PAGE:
Once, when we were discussing various statistics I’ve read about the success rates of marriage, he asked me on what grounds would I ever divorce him. I had to wrack my brain to think of something that would make me want to lose this valuable person from my life. Almost anything seemed workable when I thought about it. So, I threw out something that seemed not even remotely possible: child molestation. When I returned the question, I expected to get back an equally morally reprehensible reason, something he knew I would never act upon. Instead, he said, “Well, if you gained a lot of weight, I would probably divorce you.”

I was more than surprised and I argued with him that he should love me as a person, not for my body, and that there were a myriad of reasons that I could gain weight, other than pure lack of concern for my health and/or laziness. To him, though, me gaining 50 or so pounds meant that I would become undesirable to him and that I had no concern for his desire for me and that I had changed as a person.

It hasn’t really come up since then, but last night we were watching a program about obese teens, and he made the comment that he was glad I didn’t weigh as much as one of the profiled teenage girls did. I made a joke about being glad as well, but his comments about my gaining weight have been buzzing annoyingly in my mind.

Growing up, I had issues with weight control. I starved myself for a few months as a teenager, but upon hearing from friends that I looked unwell, I began eating again. My stepmother would weigh and measure me every time I went to visit my father until I was finally old enough to tell her to shut up. I had a relationship in my early 20s with a vegan boy who asked me to become vegan in order to maintain the relationship. When he caught me eating (horrors!) something with dairy in it, he’d berate me, calling me weak and unfaithful. My current partner has never made me feel this way and part of me feels he thinks my gaining weight is as unlikely as him committing a sexual crime. I guess I just find his attitudes toward obesity judgmental and not compassionate.

It is unlikely that I would gain an unusual amount of weight, but I don’t like the worry of doing so hanging over my head. Am I being overly insecure because of my past experiences or do I have real reason to feel wary of moving forward with this person? In nearly every cell of my being, I feel positive and secure about marrying this person, but I can’t let this issue go.

Worried

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Dear Worried,

I think you have real cause for concern. If you have a history of susceptibility to body weight issues, and he has an unusually intense interest in your own weight, I think that’s a recipe for trouble. Neither you nor he seems to have a great problem in and of itself, but when you’re paired, you’re like catalysts for each other.

I think you should talk to him again about this theoretical question and find out if he was kidding. If not, it could be trouble. I’m no expert, and so the opinions of some experts would be helpful here. But as a connoisseur of madness, I believe we all carry the seeds of self-treachery, that we sometimes secretly seek out people who hold the keys to our own destruction. Anorexia seems to be a disease of body-hatred, or self-hatred. To put a finer point on it, perhaps we seek to become divine by freeing ourselves of the gross material and animal forces that circumscribe our reality, that burden us with birth, life, eating, shitting, disease and death. We try to displace those irksome terms of service with standards of eternal beauty through thinness and wasting. If so, if that’s what the disease is all about, then you may have found the perfect person to trigger that disease, and are thus in some danger of succumbing to it.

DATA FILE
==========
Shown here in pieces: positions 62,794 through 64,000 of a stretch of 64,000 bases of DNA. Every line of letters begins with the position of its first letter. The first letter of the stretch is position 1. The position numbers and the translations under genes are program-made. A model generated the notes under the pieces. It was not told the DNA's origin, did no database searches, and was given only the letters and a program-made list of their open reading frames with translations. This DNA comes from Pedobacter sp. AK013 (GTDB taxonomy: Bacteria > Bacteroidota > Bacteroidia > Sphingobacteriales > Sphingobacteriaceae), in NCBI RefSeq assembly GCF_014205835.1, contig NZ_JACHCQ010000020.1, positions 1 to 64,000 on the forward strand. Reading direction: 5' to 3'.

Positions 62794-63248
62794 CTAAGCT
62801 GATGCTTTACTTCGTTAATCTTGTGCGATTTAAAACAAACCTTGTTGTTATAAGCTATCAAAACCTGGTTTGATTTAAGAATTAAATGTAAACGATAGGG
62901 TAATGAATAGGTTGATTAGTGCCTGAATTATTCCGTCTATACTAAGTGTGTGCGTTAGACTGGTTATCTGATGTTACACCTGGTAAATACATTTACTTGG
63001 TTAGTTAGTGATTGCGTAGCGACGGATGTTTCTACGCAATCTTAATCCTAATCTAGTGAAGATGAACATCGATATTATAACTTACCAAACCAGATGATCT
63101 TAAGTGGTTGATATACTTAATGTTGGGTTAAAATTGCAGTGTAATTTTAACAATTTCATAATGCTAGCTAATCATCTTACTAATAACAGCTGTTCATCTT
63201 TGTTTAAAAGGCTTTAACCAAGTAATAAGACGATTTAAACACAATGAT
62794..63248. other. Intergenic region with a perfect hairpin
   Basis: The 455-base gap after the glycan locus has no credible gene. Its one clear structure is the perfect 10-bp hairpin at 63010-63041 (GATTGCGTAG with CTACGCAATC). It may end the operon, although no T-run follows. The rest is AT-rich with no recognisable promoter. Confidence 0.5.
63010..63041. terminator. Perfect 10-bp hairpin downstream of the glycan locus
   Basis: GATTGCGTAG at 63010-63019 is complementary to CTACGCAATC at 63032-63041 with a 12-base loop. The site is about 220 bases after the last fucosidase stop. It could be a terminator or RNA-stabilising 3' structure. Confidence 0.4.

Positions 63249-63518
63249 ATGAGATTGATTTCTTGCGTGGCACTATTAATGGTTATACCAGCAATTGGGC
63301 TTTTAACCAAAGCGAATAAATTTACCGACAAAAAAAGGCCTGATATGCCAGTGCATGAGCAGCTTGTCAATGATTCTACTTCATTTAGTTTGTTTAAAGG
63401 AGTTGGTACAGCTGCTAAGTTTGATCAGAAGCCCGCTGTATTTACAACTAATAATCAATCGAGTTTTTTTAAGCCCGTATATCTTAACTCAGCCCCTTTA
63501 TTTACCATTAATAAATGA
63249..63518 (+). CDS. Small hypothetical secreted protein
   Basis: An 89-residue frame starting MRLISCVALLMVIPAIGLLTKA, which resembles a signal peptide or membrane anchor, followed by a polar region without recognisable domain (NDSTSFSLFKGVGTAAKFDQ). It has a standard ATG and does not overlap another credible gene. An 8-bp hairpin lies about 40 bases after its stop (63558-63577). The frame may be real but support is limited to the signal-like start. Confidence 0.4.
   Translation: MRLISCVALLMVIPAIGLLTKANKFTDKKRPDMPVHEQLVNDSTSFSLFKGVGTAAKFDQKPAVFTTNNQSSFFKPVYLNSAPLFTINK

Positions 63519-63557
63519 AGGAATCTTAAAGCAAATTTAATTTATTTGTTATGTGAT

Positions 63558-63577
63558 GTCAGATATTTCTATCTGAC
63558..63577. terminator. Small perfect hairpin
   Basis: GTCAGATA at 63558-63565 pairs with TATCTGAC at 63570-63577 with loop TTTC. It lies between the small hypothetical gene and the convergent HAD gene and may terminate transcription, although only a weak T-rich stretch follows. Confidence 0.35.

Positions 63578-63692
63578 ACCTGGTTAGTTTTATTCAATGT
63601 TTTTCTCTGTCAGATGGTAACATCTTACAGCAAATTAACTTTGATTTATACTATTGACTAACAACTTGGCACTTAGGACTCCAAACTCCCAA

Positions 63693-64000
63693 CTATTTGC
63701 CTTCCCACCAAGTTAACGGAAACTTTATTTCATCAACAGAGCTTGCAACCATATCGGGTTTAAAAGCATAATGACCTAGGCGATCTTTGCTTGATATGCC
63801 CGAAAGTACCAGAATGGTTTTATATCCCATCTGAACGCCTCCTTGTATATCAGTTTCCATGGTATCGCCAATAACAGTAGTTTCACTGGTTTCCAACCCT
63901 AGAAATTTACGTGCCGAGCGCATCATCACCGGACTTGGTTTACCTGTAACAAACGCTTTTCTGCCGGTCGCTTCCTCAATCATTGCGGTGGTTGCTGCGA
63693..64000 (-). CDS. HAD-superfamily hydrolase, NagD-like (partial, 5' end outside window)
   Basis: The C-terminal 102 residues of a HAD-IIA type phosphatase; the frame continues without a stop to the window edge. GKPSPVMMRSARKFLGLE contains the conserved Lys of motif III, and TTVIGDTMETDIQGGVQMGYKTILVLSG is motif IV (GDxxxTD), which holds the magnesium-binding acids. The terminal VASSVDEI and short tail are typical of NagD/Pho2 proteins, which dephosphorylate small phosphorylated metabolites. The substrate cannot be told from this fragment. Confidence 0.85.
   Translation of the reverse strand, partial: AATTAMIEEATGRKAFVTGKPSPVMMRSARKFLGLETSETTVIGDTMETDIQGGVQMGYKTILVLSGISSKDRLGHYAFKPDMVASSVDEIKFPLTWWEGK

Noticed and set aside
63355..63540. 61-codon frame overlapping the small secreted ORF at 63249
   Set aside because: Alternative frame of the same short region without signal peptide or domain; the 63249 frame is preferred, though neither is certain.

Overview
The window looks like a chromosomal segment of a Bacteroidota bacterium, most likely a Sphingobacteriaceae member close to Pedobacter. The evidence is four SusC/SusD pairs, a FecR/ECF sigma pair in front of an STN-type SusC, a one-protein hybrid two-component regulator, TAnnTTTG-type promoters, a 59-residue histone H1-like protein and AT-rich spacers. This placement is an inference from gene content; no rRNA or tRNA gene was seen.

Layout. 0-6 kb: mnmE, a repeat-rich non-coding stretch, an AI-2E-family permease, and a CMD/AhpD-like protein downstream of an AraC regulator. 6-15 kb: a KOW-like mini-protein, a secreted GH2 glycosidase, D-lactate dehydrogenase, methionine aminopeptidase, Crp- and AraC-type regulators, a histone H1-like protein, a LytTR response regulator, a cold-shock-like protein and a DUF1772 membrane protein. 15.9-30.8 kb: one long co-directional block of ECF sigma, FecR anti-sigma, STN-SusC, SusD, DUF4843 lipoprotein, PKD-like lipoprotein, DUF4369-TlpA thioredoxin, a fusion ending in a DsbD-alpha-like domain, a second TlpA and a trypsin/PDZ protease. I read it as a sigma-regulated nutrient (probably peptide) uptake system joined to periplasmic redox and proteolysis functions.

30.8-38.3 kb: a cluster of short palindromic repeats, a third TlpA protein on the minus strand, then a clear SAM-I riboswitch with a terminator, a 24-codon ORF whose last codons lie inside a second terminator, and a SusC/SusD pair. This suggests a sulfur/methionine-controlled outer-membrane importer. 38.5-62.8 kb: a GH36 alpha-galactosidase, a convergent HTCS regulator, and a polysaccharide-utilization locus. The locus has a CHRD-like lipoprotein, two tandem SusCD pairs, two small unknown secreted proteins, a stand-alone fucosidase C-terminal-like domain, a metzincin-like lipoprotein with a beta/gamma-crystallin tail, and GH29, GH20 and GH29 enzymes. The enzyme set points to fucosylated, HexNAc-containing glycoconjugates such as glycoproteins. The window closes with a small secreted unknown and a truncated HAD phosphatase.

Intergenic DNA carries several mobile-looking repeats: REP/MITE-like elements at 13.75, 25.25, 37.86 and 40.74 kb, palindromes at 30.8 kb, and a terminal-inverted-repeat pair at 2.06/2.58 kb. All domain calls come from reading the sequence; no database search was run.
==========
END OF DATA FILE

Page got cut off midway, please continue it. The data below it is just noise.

You may in fact have that disease in some latent form, and have sought out this man — or your disease has sought out this man — so it can fulfill itself. (As addicts sometimes do.) If he were to threaten to leave you if you did not stay thin, perhaps you think you need a man to threaten to leave you so that you can stay thin.

Part of the problem is the assumption that there is a real you that can be loved apart from your body. I’m not sure how much sense that makes. If there were a real you that could be loved apart from your body, what’s the sense in getting married? Why not just be loved at a distance? Love is not an abstract essence; it is a behavior. Love is an action performed on a body. I don’t necessarily mean sex itself, but I do mean that you have to be there for love — you bring your body with you. That’s a bit of a tangent, but I get the feeling that the mind-body split has much to do with the weight problem: That if the mind were truly sovereign over the body, it could keep the body thin, and thus the refusal to eat is a declaration of sovereignty over the animal. At the root of that is the false notion that the two are split. No better evidence could arise of its falsity than the fact that when the mind gains sovereignty over the body and stops it from eating, the body dies, and with it, presumably, the all-sovereign mind.

The mind is presumed to die unless, allied with the disease of anorexia, there is a belief in afterlife. I haven’t really looked into what dead anorexics believed. It’s a terrible and tragic thing, and I don’t mean to treat it cavalierly: What you hear in my voice, I think, is not a cavalier attitude, really, but an exasperated and tragic anger, such as that I feel when I see heroin addicts die, such as that I feel as I watch Courtney Love fall apart in front of our eyes, such as I’ve felt when I’ve seen my friends die from drugs and alcohol. It’s not pretty and it’s not funny.

So I’m begging you now, get some help from an expert on eating disorders.